We all know that digitisation has transformed the business landscape. Customers have more power and higher expectations than ever before, and if you’ve been following our Sales and Marketing blog series you may already be pondering the value of a more interconnected sales and marketing team to meet today’s challenges.
An alignment, where both teams are collaborating as true partners, is easier said than done however.
Our research with YouGov revealed 92% of business decision makers recognise that it’s important for sales and marketing to work together. If achieving alignment were as easy as simply telling these teams to work together better, it wouldn’t be the case that the majority of business leaders (64%) believe they could be more aligned.
It’s not enough to believe that these teams should be partners. Businesses need to create a culture conducive to a genuine partnership and actively promote this throughout the organisation.
And how do you do that? Here are our key steps to creating a real sales and marketing partnership:
Get physically close
The story goes that when Steve Jobs was in charge at Pixar he made sure there was only one restroom and that it was located in the middle of the office. His rationale was that this would encourage people with completely different skill sets to pass each other on a daily basis, so the IT team would cross paths with the graphic designers, and so on.
While extreme, the underlying truth of this is that the best ideas don’t occur in a vacuum, they are born when people talk and collaborate, and a closer physical proximity can greatly facilitate this.
Businesses should carefully consider the lay out of their workplaces and ensure sales and marketing are located closer together so that they can share information and support each other’s work through their complementary skills and insights.
Our research found that a lack of understanding of each other’s roles and responsibilities was a key barrier to greater alignment between the teams. This closer physical proximity will help them to see, hear and therefore learn from the day to day activities of each other.
Establish one team
Sales and marketing working together as a single team is another idea. By sales and marketing ridding themselves of the ‘them and us’ mentality and behaving as two sides of the same coin, alignment would naturally occur. For example, business planning, meetings and project groups never taking place without a mix of these two valuable skill sets at the table.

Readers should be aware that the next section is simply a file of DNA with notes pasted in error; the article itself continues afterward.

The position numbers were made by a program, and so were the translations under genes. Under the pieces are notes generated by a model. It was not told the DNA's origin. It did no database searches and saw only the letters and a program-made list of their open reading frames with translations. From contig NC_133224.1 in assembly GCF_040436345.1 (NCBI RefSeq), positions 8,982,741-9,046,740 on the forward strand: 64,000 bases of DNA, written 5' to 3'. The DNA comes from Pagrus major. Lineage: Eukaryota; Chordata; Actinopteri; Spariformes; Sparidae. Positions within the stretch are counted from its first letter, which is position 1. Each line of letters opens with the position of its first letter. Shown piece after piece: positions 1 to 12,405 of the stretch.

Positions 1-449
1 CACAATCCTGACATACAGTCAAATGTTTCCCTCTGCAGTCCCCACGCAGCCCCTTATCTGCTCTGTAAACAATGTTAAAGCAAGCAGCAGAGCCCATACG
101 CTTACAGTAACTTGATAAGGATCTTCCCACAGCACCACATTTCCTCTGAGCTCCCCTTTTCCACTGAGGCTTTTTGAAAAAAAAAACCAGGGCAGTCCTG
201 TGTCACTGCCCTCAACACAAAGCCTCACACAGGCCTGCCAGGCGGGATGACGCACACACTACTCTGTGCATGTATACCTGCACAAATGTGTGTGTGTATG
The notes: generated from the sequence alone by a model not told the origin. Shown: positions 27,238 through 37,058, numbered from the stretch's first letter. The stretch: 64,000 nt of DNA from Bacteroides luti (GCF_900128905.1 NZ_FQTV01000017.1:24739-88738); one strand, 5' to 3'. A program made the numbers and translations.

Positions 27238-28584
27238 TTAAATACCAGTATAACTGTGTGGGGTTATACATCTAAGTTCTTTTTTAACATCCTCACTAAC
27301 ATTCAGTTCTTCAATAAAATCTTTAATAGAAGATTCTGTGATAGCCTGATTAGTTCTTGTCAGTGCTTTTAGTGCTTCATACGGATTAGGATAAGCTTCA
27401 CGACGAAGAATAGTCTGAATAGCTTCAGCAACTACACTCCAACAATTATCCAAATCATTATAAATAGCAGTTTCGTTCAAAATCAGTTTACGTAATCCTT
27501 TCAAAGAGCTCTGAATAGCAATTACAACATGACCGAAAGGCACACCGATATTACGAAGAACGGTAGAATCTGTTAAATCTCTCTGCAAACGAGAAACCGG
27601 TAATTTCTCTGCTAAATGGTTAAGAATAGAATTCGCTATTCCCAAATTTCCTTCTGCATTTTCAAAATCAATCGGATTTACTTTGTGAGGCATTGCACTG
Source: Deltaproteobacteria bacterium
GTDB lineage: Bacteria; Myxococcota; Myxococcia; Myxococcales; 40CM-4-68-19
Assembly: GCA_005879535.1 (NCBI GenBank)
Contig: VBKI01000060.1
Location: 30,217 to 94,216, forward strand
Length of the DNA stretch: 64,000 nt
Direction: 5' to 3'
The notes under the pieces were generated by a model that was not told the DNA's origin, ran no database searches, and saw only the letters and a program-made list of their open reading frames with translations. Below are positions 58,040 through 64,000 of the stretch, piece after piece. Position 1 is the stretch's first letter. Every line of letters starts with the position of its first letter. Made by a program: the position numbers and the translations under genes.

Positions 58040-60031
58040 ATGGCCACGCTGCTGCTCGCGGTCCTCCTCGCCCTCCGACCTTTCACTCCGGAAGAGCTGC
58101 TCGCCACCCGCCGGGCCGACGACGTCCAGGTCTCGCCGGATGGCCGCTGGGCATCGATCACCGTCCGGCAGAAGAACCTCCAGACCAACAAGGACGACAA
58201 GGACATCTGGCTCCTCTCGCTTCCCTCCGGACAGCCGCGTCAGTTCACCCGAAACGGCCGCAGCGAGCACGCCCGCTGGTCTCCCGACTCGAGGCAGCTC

It’s a radical thought but then we’re living in radical times. It’s not the sort of thing though that many businesses will consider implementing overnight. A longstanding divide between the teams and the natural caution of large businesses in particular will guard against any sudden restructures.
However, given the fast-changing business landscape, even the largest corporates understand the power of agility and those that are prepared to take bold decisions early could turbocharge their collaboration and secure an important first-mover advantage.
Mind your language
Getting teams talking to each other is an important first step, but it only delivers value if they’re speaking the same language.
At Huthwaite, when we train sales and marketing teams in SPIN®, a valuable outcome is the common language established between the teams. Another is to place the goal of customer persuasion centre stage alongside the tools needed to achieve this.
Building good team behaviours
Another value of training sales and marketing teams together is that it provides Huthwaite’s behavioural experts with the opportunity to assess the dynamics that exist between the two.
Behaviours play a crucial role in determining the success of the relationship. Too much proactivity and idea sharing at the expense of listening and validating will add to any pre-existing competitive vibes. Too much validating and too few ideas will slow progress. It’s a balance. Through our decades of research we know the behaviours needed to help ensure the success of any interface. They are behaviours which, once learned, professionals can execute to varying degrees to help ensure the outcome they want from every situation. Reviewing current behaviours and then aligning both teams to a more appropriate set of behaviours is a hugely beneficial first step to a closer and more productive partnership.
Once businesses have created an ideal environment for sales and marketing to collaborate, this new way of working still needs to be actively encouraged and promoted.
Businesses should regularly check in with the teams to see how the collaboration is going and gain feedback on how it could be enhanced. Ideally, the business should take responsibility for driving the one-team concept. Equally importantly, examples of successes driven by new levels of collaboration should be communicated and celebrated throughout the organisation.
Ending a longstanding rivalry between sales and marketing requires a proactive, ongoing drive across the business and continued support for the challenges change brings with it.
But for real progress to be made in this area business leaders must truly believe sales and marketing teams are only effective partners when you can’t see the join. And when they do, Huthwaite are ready to help.
For more insights and research into the changing sales and marketing relationship follow #gococreate on Twitter.